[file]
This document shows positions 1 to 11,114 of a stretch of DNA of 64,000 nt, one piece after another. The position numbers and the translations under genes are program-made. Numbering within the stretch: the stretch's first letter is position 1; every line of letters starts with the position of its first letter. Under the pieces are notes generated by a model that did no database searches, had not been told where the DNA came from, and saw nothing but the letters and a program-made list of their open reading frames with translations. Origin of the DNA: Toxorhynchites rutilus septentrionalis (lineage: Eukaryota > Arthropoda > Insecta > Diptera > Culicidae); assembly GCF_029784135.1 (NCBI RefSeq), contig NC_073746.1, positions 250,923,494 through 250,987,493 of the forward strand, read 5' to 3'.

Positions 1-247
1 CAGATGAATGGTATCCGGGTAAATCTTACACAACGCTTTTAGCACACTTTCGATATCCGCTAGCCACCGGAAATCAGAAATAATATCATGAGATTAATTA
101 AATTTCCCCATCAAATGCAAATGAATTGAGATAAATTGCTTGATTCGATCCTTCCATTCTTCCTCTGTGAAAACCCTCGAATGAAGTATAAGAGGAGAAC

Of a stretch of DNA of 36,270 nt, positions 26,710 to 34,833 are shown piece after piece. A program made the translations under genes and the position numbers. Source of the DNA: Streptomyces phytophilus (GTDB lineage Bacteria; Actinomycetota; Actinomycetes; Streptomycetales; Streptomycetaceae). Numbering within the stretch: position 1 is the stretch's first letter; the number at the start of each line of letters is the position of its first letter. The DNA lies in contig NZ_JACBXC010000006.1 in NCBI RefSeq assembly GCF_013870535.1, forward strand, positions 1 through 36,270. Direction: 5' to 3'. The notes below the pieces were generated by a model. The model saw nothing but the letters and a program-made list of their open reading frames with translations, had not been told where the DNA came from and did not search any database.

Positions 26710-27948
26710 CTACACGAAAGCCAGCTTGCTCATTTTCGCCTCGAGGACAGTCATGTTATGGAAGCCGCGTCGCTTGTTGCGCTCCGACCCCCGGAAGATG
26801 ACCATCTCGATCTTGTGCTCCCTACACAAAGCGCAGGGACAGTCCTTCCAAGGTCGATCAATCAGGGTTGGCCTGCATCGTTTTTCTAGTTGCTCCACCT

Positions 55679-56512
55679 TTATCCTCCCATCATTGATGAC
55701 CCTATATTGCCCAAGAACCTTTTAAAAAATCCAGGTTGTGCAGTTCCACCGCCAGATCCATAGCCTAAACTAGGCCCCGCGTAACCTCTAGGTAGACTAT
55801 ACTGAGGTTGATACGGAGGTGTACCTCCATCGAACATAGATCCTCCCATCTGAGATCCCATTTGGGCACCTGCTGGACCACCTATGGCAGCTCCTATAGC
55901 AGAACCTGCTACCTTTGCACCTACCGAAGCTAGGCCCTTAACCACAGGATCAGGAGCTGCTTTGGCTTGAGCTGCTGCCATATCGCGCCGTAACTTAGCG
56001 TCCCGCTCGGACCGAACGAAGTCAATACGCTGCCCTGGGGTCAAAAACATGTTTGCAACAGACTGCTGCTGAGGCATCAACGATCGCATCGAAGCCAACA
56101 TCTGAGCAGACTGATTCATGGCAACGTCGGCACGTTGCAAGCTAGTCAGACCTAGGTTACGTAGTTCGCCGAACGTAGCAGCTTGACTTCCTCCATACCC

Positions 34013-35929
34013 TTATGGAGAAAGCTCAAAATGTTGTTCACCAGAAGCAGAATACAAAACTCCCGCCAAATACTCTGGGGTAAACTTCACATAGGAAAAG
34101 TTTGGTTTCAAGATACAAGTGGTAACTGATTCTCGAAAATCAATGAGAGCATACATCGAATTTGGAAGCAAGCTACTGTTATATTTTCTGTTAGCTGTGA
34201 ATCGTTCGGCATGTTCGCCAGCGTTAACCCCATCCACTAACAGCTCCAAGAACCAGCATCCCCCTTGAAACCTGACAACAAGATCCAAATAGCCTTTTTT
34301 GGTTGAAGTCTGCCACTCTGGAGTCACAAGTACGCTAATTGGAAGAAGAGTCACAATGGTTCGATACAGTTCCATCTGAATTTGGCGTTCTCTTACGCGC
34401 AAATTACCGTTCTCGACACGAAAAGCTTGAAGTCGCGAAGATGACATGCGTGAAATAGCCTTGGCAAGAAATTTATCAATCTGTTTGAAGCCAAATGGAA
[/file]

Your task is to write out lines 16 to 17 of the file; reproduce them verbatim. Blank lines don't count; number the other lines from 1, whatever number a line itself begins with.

Positions 34013-35929
34013 TTATGGAGAAAGCTCAAAATGTTGTTCACCAGAAGCAGAATACAAAACTCCCGCCAAATACTCTGGGGTAAACTTCACATAGGAAAAG